Kids Read #9 (Halloween edition!): Ma-Me-Mi-MUMU! 🎃

It was always such a treat to be allowed to stay up late to watch Magandang Gabi, Bayan‘s Halloween specials, with its cheesy floating “white ladies” and powdered cemetery ghosts. To a ’90s kid like me they were the SCARIEST THING EVER (followed closely by the early Shake Rattle & Roll franchise).

Jomike Tejido’s Ma-Me-Mi-MUMU! is a wholesome take on the Philippine supernatural, through the eyes of little Sophia and her Lolo Nanding (Grandpa Nanding).

We begin with a neighborhood boy taunting Sophia, saying, “May mumu sa bahay n’yo!” (“There’s a mumu in your house!”) Sophia is afraid of encountering a mumu (monster) in her house — and imagines one in the kitchen, in the bathroom, or wherever she goes.

Lolo Nanding helps her overcome her fear of monsters by presenting them in a friendlier light. Tejido makes clever use of these creatures’ “real” traits as a way for Sophia to bond with them.

For example, Lolo Nanding encourages her to challenge any manananggal she meets to a sewing contest. In local folklore, manananggals are vampire-like creatures that can separate the upper and lower half of its body to be able to fly at night and prey on pregnant women. (!) But Tejido’s version is cute as a button!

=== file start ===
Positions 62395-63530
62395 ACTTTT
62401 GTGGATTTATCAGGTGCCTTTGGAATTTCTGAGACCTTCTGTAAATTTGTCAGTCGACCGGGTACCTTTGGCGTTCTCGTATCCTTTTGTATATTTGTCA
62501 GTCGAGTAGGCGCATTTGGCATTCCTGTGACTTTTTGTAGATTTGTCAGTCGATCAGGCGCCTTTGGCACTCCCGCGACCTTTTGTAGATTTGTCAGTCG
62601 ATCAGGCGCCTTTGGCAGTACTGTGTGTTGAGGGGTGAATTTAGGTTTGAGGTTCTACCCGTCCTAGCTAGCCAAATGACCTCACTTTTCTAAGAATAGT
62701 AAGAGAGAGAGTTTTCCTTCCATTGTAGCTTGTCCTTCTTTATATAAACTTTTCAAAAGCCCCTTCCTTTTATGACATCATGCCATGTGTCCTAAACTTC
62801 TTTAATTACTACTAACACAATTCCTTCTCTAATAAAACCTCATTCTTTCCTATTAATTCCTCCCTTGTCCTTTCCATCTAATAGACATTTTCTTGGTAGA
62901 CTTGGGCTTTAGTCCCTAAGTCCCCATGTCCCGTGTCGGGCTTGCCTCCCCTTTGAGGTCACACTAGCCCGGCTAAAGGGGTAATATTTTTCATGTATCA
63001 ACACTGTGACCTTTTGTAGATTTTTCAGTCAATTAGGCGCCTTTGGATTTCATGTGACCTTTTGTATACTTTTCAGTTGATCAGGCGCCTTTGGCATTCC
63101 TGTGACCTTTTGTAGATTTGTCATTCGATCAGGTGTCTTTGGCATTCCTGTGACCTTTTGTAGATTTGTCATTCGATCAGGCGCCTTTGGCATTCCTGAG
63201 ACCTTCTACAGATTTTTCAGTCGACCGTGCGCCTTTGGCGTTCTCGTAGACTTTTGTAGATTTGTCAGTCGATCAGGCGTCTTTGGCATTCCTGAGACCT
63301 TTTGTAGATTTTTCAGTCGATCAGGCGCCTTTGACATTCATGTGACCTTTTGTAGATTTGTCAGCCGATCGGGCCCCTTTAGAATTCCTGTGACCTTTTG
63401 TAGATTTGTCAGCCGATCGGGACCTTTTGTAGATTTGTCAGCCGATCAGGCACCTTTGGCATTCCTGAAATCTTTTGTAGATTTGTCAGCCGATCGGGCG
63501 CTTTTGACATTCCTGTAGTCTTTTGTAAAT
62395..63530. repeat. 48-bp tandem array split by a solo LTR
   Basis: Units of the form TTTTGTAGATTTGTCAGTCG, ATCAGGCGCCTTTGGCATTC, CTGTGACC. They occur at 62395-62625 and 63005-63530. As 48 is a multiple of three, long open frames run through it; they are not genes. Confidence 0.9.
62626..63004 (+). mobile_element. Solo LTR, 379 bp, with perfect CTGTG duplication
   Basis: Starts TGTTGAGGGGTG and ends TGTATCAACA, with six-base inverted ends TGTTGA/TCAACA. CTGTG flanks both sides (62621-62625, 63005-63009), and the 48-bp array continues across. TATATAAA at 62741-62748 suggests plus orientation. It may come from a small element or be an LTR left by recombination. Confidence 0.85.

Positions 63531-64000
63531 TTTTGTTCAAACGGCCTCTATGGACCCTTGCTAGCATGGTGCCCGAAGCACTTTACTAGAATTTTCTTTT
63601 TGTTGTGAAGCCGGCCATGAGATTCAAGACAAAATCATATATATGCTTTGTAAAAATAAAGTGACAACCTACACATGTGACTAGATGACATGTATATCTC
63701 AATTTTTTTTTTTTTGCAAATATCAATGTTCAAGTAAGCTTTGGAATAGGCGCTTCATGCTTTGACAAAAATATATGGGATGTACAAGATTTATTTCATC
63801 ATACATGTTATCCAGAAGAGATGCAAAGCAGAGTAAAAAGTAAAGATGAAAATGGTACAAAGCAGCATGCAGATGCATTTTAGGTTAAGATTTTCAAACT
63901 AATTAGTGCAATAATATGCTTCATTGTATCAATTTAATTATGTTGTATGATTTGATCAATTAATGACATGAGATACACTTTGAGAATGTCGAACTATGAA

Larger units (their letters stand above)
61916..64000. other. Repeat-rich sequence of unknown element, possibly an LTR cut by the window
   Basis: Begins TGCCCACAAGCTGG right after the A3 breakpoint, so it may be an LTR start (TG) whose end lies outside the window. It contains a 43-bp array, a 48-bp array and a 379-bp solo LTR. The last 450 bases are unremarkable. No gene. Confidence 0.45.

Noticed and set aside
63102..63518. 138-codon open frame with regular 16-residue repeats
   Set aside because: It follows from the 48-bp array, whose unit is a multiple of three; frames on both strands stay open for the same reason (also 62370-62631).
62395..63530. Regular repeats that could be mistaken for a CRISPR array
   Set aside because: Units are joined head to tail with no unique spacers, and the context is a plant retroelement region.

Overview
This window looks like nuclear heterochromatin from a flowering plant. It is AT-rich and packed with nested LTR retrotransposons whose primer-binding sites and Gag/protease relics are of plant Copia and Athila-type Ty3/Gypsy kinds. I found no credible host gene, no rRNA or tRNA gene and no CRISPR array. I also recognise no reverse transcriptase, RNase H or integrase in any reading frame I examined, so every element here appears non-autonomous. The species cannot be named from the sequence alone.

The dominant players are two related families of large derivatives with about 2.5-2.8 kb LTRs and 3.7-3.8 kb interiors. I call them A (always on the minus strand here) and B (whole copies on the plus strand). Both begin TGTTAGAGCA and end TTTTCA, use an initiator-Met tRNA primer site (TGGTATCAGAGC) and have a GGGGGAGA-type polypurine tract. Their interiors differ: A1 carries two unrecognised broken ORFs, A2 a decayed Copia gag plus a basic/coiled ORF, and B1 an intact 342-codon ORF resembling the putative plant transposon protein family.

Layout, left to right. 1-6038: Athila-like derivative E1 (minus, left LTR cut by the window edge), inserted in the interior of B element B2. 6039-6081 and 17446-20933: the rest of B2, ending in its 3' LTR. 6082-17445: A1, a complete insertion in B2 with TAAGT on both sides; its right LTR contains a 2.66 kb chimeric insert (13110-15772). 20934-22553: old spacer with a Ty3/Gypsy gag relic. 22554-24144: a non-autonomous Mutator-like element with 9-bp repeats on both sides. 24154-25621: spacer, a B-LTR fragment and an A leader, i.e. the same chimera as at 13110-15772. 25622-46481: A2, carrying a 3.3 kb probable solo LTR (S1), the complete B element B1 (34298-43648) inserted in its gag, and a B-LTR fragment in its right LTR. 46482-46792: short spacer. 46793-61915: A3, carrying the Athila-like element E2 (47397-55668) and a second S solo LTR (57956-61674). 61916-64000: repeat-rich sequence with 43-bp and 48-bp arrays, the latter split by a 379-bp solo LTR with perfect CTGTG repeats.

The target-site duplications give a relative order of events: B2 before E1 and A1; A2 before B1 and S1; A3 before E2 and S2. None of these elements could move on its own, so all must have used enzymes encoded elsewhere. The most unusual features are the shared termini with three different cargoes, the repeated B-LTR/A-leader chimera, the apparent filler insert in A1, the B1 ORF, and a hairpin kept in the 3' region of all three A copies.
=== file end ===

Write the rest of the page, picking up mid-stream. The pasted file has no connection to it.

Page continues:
Similarly, Lolo Nanding suggests that Sophia use the tiktik’s long, snaking tongue to paraglide…

… that she teach the tiyanak, a monster baby, his ABCs…

… and give the kapre, a cigar-smoking giant thought to reside in big trees, some pakwan (watermelon) candy so he’d dump his cigar.

For other monsters Tejido doesn’t stray far from folklore. If you pass an unexplained mound on the ground in the province it’s supposedly good practice to say “Tabi tabi po” (“Excuse me”) just in case you disturb these nuno sa punso, or Philippine dwarves.

Ma-Me-Mi-MUMU! is a fun introduction for children to a distinct part of Philippine culture. I personally love that Sophia is introduced to these creatures by her lolo, to whom she gives his favorite tea and fruit at the end, as thanks for rhyming so long.

There’s a gallery at the back of all the monsters in the book…

… and the book is bilingual in English and Filipino, so you can help your little one learn the language too.

A highly recommended, scary-not-so-scary book to read the kids this Halloween!

 

📖

Ma-Me-Mi-MUMU! (Tahanan Books)
Written and illustrated by Jomike Tejido

Php 195 at National Bookstore

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